The trouble arose when the customer renamed the folder as C:\FOLDER2. That night, the onsite device would recognize there was no longer a folder called C:\FOLDER1, and so would delete its copy of the folder and its file. It would then recognize there was a new folder C:\FOLDER2 that needed to be copied, forcing a complete copy of the file and folder to be copied and thus prepared for back-up.
If PROPOSAL.DOC were very large, say in the hundreds of megabytes or even gigabytes range, the additional copy could take hours to then transmit to the datacenter. This could be made even worse in cases where the simply renamed folder had hundreds or thousands of files—all which now need to be recopied.
Another problem that arose was rooted in the Microsoft Windows® file protection system, referred to as Access Control Lists (ACLs). In Windows®, each file is considered to be owned by a user. Each user's credentials are represented in an organization's or customer's unique coding called a Security Identifier (SID). When a customer's files are backed-up to the central datacenter, the SID information was stripped or removed from the datacenter copy. During a recovery, customers would need to first restore their files, then manually re-create file security information. Even small companies can have tens of thousands of files. This meant days of manual effort to recreate the ACLs.
The invention is a system and method for backing up original customer computer files residing on a primary device. The system includes a first instance of file modification detection software residing on the primary device. The system further includes an onsite backup device, in communication with the primary device, on which a first copy of the customer computer files are backed up. The onsite backup device has i) a first instance of file modification software in communication with the first instance of the file modification detection software on the primary device, and ii) a second instance of the file modification detection software. The system also includes a central backup device, in communication with the onsite backup device, on which a second copy of the customer computer files are backed up; the central backup device includes a second instance of the file modification software in communication with the second instance of the file modification detection software. The file modification detection software detects respective changes to the files between i) the original files and the first copy, and/or ii) the first copy and the second copy, to enable the onsite and central backup devices to determine which files have been updated or renamed. That is, the two logically adjacent devices are in communication with each other; primary with onsite backup, and onsite backup to central backup (although it is possible under certain conditions for the primary device to communicate directly with the central backup device, e.g., when the onsite backup device is down). The first and second instances of the file modification software respectively alter the first and second copies of the customer computer files in accordance with instructions respectively from the first and second instances of the file modification detection software.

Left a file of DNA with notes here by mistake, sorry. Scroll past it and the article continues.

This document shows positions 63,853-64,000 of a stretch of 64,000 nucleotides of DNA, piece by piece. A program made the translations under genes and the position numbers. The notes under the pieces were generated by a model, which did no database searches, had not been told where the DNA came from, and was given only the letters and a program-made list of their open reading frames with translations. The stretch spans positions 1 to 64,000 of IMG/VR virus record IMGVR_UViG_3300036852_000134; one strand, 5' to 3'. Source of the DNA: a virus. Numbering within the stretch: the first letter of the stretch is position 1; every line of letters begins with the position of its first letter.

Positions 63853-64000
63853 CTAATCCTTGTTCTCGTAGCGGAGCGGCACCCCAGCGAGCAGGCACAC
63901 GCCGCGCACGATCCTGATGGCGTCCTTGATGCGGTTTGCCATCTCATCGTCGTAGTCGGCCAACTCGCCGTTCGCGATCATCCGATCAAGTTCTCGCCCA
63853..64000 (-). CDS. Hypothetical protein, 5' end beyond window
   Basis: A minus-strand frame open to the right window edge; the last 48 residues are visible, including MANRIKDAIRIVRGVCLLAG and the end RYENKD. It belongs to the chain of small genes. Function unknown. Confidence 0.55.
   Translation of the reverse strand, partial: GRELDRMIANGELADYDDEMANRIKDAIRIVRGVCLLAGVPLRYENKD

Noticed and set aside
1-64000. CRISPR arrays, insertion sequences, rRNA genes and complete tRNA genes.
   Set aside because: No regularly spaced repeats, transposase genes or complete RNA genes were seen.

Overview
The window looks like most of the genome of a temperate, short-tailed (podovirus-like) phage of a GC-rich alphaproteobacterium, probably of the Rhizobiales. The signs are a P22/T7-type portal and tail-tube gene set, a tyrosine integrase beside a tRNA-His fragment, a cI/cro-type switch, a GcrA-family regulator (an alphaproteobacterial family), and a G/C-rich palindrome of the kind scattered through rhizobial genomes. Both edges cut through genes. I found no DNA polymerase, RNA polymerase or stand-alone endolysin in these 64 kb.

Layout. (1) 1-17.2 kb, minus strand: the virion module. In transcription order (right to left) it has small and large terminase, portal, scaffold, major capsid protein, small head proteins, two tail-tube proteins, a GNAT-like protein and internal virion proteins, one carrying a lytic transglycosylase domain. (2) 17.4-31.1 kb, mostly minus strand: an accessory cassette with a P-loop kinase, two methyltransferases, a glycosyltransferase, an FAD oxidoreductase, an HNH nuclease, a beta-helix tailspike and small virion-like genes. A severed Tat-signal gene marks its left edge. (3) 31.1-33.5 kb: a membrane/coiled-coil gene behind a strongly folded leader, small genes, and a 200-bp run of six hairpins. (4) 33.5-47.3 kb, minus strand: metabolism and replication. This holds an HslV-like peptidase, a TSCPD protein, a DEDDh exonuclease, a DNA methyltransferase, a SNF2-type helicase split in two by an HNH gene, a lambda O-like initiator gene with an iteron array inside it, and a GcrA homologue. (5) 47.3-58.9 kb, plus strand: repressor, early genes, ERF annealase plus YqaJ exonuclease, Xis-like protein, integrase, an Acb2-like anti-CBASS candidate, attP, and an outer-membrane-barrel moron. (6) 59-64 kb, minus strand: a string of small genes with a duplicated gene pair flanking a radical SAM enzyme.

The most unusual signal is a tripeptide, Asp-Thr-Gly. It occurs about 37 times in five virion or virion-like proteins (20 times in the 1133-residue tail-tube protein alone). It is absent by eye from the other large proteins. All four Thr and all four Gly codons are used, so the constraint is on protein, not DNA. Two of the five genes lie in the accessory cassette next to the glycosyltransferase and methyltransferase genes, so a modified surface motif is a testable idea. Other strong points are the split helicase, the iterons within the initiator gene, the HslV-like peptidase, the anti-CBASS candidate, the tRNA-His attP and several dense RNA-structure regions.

Alternatively, for situations in which the customer does not want or cannot support the first instance of the file modification detection software, the onsite backup device may include both the first and second instances of the file modification detection software (the first instance being in communication with the primary device) as well as the first instance of the file modification software.
The inventive system generally embodies and utilizes five processes: i) an initial determination of work to be done concerning which files need to be updated, removed, added, deleted, etc; ii) a pruning operation; iii) an update request process; iv) an update instruction generation and transmission process; and v) a metadata update and storage operation. In the description that follows, the terms “local” and “remote” refer to the participants in the file backup process; local refers to the device generating and transmitting the backup, remote refers to the device where the backup is to be stored. Similarly, “onsite” means at the location of one or more clients, whereas “central” means at the location of the datacenter.